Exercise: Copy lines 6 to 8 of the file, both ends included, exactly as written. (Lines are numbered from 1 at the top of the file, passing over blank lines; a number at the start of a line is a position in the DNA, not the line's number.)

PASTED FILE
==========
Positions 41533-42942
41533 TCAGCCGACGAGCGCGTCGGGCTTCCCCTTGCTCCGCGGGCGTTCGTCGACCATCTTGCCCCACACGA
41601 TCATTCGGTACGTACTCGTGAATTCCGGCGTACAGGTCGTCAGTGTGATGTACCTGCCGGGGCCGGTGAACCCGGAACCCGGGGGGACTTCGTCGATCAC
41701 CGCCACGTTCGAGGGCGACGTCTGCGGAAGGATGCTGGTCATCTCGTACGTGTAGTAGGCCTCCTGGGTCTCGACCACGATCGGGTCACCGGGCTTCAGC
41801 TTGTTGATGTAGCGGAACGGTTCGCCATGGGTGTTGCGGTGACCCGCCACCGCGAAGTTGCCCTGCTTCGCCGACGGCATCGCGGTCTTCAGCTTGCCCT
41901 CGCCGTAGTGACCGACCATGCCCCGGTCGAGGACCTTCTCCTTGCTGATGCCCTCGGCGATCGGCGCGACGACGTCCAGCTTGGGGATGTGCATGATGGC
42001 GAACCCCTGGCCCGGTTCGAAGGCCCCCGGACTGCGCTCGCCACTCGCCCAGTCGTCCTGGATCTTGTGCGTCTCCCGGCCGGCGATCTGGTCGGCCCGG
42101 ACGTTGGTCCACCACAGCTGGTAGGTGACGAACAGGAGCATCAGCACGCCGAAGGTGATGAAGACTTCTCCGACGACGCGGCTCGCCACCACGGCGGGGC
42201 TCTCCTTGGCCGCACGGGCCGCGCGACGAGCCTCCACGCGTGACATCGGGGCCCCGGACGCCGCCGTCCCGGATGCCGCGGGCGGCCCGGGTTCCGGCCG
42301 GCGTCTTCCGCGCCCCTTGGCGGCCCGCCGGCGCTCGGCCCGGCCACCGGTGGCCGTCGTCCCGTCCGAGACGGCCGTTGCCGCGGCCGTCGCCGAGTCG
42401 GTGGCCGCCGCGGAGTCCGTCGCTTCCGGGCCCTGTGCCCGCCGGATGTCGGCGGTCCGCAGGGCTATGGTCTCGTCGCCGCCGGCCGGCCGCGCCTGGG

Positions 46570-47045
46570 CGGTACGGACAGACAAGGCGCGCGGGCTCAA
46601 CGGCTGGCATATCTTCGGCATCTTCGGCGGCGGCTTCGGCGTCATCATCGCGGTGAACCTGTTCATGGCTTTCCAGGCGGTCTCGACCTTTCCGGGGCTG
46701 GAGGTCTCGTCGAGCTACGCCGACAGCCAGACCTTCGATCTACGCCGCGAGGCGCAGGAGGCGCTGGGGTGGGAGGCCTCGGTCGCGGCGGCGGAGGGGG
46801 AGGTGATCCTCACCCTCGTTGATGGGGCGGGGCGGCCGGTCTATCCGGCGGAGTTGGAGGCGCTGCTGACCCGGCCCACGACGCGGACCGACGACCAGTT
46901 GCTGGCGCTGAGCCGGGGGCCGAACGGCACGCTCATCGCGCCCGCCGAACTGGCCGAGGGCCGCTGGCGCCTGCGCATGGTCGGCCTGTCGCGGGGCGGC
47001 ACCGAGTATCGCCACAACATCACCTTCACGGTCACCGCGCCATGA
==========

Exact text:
41901 CGCCGTAGTGACCGACCATGCCCCGGTCGAGGACCTTCTCCTTGCTGATGCCCTCGGCGATCGGCGCGACGACGTCCAGCTTGGGGATGTGCATGATGGC
42001 GAACCCCTGGCCCGGTTCGAAGGCCCCCGGACTGCGCTCGCCACTCGCCCAGTCGTCCTGGATCTTGTGCGTCTCCCGGCCGGCGATCTGGTCGGCCCGG
42101 ACGTTGGTCCACCACAGCTGGTAGGTGACGAACAGGAGCATCAGCACGCCGAAGGTGATGAAGACTTCTCCGACGACGCGGCTCGCCACCACGGCGGGGC